Williams first captured the attention of the world as 'Mork from Ork' on the hit
series "Mork & Mindy." Born in Chicago and raised in both Michigan and
California, he trained at New York's Julliard School under John Houseman.
Williams made his cinematic debut as the title character in Robert Altman's
Popeye. Additional early motion picture credits include Paul Mazursky's Moscow
on the Hudson, in which Williams played a Russian musician who decides to
defect, and The World According to Garp, George Roy Hill's adaptation of John
Irving's acclaimed best-selling novel about a writer and his feminist mother.
Williams is perhaps most widely revered for his performance as 'Sean Maguire,'
the therapist who counsels Matt Damon's math genius character in Gus Van Sant's
Good Will Hunting. Williams' performance earned him an Oscar and Screen Actors
Guild award. The Academy previously nominated Williams for Best Actor in The
Fisher King, Dead Poets Society and Good Morning Vietnam. Williams also garnered
a special honor from the National Board of Review for his performance opposite
Robert De Niro in Awakenings. In 2004, Williams received the prestigious Career
Achievement Award from the Chicago International Film festival, and in 2005 the
HFPA honored him with the Cecil B. DeMille Award for outstanding contributions
to the world of entertainment
Williams' filmography includes a number of blockbusters. In 1993, he starred in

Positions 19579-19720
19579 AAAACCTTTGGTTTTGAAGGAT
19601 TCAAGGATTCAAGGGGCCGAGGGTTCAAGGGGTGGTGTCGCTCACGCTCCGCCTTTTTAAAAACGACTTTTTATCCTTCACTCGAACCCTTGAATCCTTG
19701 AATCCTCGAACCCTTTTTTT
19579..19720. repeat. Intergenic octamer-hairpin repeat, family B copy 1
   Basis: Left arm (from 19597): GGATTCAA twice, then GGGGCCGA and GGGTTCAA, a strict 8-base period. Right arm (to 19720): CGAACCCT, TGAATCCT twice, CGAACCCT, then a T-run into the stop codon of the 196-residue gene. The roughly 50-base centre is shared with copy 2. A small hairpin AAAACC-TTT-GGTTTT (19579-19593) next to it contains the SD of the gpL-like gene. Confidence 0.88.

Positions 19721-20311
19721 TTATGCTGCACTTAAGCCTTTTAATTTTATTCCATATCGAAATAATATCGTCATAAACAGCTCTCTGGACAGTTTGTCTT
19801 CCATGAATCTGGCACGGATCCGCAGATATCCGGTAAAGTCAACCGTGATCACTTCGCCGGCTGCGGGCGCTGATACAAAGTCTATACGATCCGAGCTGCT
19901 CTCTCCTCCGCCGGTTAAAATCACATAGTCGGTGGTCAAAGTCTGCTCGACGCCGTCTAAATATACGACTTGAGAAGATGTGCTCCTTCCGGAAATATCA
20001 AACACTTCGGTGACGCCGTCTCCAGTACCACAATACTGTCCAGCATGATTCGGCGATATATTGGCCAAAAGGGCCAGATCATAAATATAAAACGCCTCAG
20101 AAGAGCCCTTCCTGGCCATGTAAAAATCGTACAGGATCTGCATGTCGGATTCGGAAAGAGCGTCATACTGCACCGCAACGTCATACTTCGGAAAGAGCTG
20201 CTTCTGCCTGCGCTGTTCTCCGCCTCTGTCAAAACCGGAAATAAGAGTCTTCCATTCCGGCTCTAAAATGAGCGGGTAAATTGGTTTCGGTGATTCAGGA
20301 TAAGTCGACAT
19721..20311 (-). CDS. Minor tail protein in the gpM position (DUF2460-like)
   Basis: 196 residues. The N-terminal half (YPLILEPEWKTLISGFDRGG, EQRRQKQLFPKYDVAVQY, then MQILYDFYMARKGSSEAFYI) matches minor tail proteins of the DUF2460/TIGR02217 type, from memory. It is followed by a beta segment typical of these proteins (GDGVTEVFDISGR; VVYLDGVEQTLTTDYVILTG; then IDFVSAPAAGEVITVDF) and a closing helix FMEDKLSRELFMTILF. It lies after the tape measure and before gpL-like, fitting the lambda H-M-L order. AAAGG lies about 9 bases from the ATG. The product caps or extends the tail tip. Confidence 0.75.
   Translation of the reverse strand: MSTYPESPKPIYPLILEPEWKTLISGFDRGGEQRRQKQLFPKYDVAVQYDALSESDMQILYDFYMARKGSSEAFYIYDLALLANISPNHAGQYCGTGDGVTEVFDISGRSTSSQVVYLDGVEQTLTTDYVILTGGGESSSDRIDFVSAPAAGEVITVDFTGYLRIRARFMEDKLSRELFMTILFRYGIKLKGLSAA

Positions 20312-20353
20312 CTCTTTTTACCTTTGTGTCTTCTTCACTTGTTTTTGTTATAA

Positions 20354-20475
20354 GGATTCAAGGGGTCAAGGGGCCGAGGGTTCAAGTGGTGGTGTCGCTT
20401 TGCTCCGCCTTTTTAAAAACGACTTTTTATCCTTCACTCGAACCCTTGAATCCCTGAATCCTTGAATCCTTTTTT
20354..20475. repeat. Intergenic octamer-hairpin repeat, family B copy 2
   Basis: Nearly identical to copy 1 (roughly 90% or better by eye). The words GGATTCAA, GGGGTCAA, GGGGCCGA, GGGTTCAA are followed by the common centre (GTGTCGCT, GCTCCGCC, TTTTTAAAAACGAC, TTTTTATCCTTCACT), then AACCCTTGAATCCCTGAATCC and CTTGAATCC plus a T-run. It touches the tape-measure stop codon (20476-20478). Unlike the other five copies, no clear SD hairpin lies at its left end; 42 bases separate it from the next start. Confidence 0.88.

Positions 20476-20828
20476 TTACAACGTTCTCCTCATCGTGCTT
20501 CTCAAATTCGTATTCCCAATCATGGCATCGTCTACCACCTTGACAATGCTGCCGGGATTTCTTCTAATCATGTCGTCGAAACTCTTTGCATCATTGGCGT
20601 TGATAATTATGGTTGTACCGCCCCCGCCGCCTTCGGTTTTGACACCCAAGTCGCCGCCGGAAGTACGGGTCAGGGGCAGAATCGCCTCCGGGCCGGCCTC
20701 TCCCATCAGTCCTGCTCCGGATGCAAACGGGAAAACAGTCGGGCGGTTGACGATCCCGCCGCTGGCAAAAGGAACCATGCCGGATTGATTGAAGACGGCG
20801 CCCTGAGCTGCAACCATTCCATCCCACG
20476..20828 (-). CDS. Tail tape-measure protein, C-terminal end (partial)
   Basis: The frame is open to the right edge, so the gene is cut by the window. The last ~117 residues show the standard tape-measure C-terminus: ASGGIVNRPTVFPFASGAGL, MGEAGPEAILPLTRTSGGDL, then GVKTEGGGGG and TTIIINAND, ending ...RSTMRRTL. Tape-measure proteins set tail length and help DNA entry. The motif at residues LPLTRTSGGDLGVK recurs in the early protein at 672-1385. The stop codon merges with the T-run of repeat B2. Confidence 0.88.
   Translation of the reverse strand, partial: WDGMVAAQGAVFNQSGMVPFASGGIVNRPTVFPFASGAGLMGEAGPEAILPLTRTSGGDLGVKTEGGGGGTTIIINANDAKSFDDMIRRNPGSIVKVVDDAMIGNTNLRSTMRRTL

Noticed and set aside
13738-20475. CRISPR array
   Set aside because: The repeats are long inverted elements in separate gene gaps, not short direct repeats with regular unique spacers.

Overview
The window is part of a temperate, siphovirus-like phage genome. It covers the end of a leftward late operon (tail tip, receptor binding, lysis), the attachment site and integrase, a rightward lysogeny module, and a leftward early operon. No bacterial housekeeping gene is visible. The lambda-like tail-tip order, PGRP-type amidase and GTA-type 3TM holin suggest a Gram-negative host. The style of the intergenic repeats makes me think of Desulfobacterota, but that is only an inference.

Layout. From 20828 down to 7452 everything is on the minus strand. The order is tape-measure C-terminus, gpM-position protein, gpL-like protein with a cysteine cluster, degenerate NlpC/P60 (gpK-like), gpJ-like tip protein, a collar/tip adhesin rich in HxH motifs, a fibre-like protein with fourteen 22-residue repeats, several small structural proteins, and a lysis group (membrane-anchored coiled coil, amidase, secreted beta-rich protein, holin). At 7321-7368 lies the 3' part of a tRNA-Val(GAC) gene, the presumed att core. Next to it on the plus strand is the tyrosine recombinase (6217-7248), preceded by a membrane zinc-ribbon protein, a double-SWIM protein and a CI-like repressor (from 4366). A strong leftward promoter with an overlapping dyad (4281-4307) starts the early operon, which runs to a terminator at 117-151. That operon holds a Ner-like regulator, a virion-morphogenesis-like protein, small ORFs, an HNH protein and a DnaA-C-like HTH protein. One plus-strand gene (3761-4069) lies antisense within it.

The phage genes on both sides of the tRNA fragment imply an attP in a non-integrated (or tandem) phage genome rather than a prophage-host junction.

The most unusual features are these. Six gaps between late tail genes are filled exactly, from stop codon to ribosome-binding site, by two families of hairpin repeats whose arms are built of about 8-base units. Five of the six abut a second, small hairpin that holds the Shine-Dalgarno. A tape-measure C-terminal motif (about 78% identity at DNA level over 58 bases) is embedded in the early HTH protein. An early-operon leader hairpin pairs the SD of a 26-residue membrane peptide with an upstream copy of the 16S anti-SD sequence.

Chris Columbus' Mrs. Doubtfire, which became a fan favorite. For the late
director Mike Nichols, Williams portrayed 'Armand Goldman' in The Birdcage, for
which the cast won a SAG ensemble award. In 1996, both The Birdcage and
Williams' adventure film, Jumanji, reached the $100 million mark in the U.S. in
the same week. Williams went on to assume the dual roles of Peter Pan/Peter
Banning in Steven Spielberg's Hook. He later starred as a medical student who
treats patients with humor in Patch Adams, and in Disney's family film, Flubber.
In 2006, Williams appeared opposite Ben Stiller in the hit comedy, Night at the
Museum, and he reprised his role as 'Teddy Roosevelt' in the sequel, Night at
the Museum: Battle of the Smithsonian. In addition, Williams' award-winning
vocal talents helped propel the Warner Bros. animated film, Happy Feet, to
almost $400 million at the box office, and the film won the Academy Award for
Best Animated Feature Film. He reprised that role in 2011 for Happy Feet Two.
In a departure from the usual comedic and family fare he was best known for,